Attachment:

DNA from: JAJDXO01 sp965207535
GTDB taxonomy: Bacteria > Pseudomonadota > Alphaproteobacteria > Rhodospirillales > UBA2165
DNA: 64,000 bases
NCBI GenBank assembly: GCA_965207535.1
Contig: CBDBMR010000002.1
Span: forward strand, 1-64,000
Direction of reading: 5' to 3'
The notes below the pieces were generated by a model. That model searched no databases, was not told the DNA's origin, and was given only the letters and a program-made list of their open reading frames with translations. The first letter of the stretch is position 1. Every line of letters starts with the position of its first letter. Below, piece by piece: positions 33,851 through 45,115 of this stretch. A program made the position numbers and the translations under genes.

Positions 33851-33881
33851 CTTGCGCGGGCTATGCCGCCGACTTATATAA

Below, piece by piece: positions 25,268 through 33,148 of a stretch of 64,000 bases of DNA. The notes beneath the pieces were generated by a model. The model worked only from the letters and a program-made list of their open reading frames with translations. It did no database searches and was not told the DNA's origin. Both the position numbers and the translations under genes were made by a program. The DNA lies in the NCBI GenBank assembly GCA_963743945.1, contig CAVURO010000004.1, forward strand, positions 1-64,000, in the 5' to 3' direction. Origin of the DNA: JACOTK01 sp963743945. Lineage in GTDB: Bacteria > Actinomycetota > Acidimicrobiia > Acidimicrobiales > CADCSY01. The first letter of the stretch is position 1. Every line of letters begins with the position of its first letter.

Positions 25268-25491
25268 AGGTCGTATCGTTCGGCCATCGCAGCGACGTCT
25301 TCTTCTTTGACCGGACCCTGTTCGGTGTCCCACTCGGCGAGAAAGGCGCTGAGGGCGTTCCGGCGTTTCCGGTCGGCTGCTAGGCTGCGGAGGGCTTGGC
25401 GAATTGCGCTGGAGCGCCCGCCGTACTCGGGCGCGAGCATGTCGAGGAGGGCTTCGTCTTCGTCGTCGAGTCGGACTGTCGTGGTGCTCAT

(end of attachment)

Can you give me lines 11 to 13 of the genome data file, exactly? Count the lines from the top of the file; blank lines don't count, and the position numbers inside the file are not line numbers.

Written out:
Below, piece by piece: positions 25,268 through 33,148 of a stretch of 64,000 bases of DNA. The notes beneath the pieces were generated by a model. The model worked only from the letters and a program-made list of their open reading frames with translations. It did no database searches and was not told the DNA's origin. Both the position numbers and the translations under genes were made by a program. The DNA lies in the NCBI GenBank assembly GCA_963743945.1, contig CAVURO010000004.1, forward strand, positions 1-64,000, in the 5' to 3' direction. Origin of the DNA: JACOTK01 sp963743945. Lineage in GTDB: Bacteria > Actinomycetota > Acidimicrobiia > Acidimicrobiales > CADCSY01. The first letter of the stretch is position 1. Every line of letters begins with the position of its first letter.

Positions 25268-25491
25268 AGGTCGTATCGTTCGGCCATCGCAGCGACGTCT